Moving house is not easy at the best of times. It’s good to be a minimalist when you have less than 4 weeks to pack the house up and you are working full time. Even so, I soon discovered we still have a lot of stuff!
The only thing worse than moving on a sunny day is moving on a rainy day. Yes, it was a day of intermittent torrential rain as the truck was packed.
But the worst was still to come. At our destination, the truck backed a wheel off the driveway. It sunk into the ground and dug in further when the driver tried to drive out it out. It leaned over at a treacherous angle, with all of our ‘stuff’ inside, Continue reading
When we moved to the fringe of the city it felt like we were going a fair way out. Especially after living in the heart of things for decades. But the city started moving out to us. So we decided it was time to move on. (No) thanks to a pro-development council, more and more of the natural envionment has been destroyed to build housing estates. Habitat for koalas and other wildlife has been lost forever. The strong push for growth has seen the subdivision of acreage areas that many of us bought in order to escape close neighbours and high density living. There’s a pond in the way? You know, one of those water holes that kangaroos and wallabies drink from, and that supports several species of ducks and other water birds? No problem, just fill it in so another house can be built.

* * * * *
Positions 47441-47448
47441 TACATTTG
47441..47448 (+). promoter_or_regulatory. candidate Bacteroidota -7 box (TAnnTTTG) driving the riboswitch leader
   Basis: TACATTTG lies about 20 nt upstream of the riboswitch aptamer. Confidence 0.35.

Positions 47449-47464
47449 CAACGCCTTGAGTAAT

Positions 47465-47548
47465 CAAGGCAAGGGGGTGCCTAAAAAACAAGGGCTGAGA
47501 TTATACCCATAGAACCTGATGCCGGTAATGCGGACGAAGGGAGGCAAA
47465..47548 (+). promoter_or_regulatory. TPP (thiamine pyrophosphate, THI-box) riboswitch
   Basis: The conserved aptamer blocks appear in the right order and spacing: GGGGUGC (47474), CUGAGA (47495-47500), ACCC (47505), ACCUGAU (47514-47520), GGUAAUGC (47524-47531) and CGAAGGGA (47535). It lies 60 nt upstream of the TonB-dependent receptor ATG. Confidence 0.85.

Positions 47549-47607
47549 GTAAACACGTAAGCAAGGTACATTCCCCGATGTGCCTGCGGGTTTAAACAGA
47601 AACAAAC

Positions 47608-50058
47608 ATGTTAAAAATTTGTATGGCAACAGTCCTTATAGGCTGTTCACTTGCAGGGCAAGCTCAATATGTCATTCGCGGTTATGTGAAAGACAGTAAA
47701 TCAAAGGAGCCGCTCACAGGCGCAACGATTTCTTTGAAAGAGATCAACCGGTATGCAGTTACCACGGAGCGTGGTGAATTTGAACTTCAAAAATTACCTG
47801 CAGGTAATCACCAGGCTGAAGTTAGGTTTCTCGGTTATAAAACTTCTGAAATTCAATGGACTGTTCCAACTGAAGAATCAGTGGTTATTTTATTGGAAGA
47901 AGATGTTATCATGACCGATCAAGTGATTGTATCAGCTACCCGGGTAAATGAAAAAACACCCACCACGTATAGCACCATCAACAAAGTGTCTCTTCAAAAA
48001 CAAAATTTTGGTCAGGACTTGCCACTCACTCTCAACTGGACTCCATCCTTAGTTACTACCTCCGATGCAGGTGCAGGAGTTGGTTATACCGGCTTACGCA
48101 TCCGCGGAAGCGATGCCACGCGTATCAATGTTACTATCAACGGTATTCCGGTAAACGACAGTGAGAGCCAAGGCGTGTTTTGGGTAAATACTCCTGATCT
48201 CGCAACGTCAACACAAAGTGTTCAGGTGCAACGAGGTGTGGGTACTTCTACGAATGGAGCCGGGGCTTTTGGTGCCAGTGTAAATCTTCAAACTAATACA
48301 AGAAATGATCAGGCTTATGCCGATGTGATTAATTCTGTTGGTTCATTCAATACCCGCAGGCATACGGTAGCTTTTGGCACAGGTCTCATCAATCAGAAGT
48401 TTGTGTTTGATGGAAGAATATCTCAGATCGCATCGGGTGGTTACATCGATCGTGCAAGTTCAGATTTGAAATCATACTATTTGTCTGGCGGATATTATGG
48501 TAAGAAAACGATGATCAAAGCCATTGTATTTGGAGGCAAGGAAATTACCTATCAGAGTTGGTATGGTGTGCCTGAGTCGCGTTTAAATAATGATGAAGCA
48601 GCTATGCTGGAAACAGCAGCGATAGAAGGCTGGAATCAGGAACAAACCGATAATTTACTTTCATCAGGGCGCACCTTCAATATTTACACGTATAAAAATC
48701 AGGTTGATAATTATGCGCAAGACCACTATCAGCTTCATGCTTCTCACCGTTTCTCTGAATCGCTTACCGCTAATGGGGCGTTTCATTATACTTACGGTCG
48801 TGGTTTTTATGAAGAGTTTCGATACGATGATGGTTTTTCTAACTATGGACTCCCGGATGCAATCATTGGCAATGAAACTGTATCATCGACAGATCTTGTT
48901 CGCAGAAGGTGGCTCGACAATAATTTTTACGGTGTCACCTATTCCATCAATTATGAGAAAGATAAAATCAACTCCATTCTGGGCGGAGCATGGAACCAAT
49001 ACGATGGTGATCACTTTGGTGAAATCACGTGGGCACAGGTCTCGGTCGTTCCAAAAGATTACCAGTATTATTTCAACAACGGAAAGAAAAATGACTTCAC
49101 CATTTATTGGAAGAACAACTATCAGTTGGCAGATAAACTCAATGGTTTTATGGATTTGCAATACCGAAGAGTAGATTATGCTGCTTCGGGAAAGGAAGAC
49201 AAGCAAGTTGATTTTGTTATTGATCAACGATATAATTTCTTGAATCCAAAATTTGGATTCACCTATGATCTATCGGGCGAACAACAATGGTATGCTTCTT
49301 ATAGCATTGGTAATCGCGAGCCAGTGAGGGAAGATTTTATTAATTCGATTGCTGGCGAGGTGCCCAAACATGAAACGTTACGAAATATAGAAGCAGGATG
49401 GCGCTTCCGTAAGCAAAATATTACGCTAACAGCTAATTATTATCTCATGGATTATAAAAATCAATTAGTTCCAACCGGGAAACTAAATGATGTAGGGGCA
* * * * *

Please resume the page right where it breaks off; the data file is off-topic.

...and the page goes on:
Attracting more people to the area has added to existing traffic congestion. The M1 no longer has a peak hour. It can be choked at any time of day. The photo below was taken at 1.30 pm. Even walking at 6 am, the clicking of frogs in the ponds after rain is drowned out by the rush of traffic on a secondary road. Continue reading
Have you ever noticed that is costs money to earn money? My usual job is part-time. But due to some changes in the team this year I put my hand up to work full time for 6 months. I describe this to others as ‘falling on my sword’! But in reality I really don’t mind because I’m one of those increasingly rare people who loves their work (most of the time anyway!)
What I have learned during this time is that the more money you earn the more you spend. Some of this is choice and some is necessity. Spending on clothes and food goes up. There are increased costs to run a car, and more is spent on parking. My petrol costs have gone way up.
Many people comment about the extra money they spend on daily takeaway coffees and buying rather than bringing lunch. It’s an effort to plan meals for the week, organise lunch, and prepare something after a tiring day at work. Eating out or getting takeaways at Continue reading